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The results of the question about people's likelihood of using recycled and desalinated water, respectively, for the 14 uses presented in the questionnaire are provided in Fig. 1. Higher figures indicate higher levels of stated likelihood of use, with 100 indicating ''very likely'' and 0 indicating ''very unlikely.''

Drinking*** Bathing the baby*** Brushing teeth*** Cooking*** Feeding my pets*** Showering / taking a bath***

"K Refilling / topping up the swimming pool***

$ Watering of the garden - vegetables and herbs to be eaten raw*** D

Fishpond or aquarium** Washing clothes / doing the laundry*** Washing the car Watering the garden - flowers trees and shrubs* Cleaning the house windows and driveways Toilet flushing

0 10 20 30 40 50 60 70 80 90 100 Stated likelihood of use 0 = very unlikely - 100 = very likely

Difference in means: * = significant at the 0.01 level ** = significant at the 0.001 level *** = significant at the 0.0001 level

Figure 1 Stated likelihood of using recycled and desalinated water for a range of 14 purposes. Difference in means: (*) significant at the 0.01 level;(**) significant at the 0.001 level;(***) significant at the 0.0001 level. Source: Hurlimann and Dolnicar [27].

As can be seen, desalinated water outperforms recycled water in all but three uses, and only one at a significant level. This is a change from the 2006 survey results reported by Dolnicar and Schafer [17] where a number of uses has been identified for which recycled water was preferred. These preferred uses included watering flowers and shrubs, toilet flushing, and washing the house, windows, driveways, and car. In the 2009 survey (the subject of this chapter), only one use can be identified with respect to which Australians state a significantly higher likelihood of adoption for recycled water (watering the garden - flowers, trees and shrubs). This comparison with Dolnicar and Schafer's findings indicates that attitudes are in a constant state of flux.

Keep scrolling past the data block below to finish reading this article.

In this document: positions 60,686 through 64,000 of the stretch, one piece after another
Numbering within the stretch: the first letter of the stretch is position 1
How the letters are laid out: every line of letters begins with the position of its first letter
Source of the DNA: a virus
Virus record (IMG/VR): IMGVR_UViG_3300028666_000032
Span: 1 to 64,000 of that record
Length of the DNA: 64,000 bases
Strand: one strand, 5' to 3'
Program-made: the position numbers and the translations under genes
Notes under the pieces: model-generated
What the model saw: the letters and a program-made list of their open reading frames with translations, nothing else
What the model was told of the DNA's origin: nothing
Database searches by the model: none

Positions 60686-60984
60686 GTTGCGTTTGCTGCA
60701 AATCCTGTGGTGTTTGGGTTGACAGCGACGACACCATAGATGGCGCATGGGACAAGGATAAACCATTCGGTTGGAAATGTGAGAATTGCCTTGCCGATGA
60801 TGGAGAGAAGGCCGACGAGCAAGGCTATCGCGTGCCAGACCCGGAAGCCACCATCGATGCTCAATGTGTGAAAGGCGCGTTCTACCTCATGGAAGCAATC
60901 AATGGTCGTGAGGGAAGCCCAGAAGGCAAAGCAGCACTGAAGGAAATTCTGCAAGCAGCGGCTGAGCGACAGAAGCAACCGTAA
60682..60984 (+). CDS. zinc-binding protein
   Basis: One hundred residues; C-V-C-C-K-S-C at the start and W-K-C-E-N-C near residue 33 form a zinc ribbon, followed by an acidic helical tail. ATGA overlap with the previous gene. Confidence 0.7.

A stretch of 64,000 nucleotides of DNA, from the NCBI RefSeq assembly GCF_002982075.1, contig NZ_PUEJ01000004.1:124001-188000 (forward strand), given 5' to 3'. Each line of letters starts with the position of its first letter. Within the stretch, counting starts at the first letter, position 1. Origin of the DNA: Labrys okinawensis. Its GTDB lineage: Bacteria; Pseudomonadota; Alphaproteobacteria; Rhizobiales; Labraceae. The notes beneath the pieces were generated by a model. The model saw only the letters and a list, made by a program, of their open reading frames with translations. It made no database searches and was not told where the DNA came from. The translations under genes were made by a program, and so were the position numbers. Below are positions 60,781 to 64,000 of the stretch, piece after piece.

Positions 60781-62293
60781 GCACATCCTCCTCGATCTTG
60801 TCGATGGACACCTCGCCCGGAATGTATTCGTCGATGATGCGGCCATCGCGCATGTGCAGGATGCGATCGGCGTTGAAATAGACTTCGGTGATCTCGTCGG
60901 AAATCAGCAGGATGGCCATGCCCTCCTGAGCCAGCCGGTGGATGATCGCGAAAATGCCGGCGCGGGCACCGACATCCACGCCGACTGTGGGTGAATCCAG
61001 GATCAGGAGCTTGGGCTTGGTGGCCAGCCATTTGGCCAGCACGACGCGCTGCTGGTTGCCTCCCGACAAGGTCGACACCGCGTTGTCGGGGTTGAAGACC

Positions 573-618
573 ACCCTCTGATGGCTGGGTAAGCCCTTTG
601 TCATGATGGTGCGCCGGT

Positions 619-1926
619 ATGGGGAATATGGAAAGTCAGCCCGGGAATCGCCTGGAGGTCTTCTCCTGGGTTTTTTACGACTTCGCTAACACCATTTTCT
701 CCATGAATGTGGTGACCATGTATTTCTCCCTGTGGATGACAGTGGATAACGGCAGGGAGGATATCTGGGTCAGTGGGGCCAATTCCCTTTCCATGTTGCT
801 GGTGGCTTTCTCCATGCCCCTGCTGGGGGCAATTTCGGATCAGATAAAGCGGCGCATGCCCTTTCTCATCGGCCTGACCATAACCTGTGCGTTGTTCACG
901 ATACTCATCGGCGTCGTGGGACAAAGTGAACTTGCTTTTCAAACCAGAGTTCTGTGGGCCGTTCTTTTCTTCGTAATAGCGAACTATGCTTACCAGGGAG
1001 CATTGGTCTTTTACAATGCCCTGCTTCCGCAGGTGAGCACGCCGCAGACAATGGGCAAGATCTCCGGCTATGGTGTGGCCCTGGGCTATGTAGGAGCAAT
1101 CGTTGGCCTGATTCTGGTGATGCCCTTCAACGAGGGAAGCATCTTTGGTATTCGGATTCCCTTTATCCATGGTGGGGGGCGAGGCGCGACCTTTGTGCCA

There may be many possible explanations for this difference over time. One possible influence is the increased media coverage and community discussion and awareness regarding recycled water since the data collected

□ Desalinated water M Recycled water

7376

86 86

for the 2006 survey reported by Dolnicar and Schäfer. On July 29, 2006, a referendum was held in Toowoomba, a city in Queensland, on whether or not a recycled water scheme would be introduced. Significant public opposition led to a negative vote and the postponement of the introduction of a water recycling scheme. The Toowoomba referendum attracted a significant amount of public attention nationwide and may well have had the effect of increased public concern about recycled water. Since the Toowoomba referendum, most states in Australia have chosen to develop desalination plants instead of recycling schemes for large-scale water augmentation. Interestingly, the only exception currently is a large-scale water recycling scheme, which is being developed in Queensland and will feed recycled water into the dams that supply Toowoomba with water - if Brisbane's dam levels fall below 40%.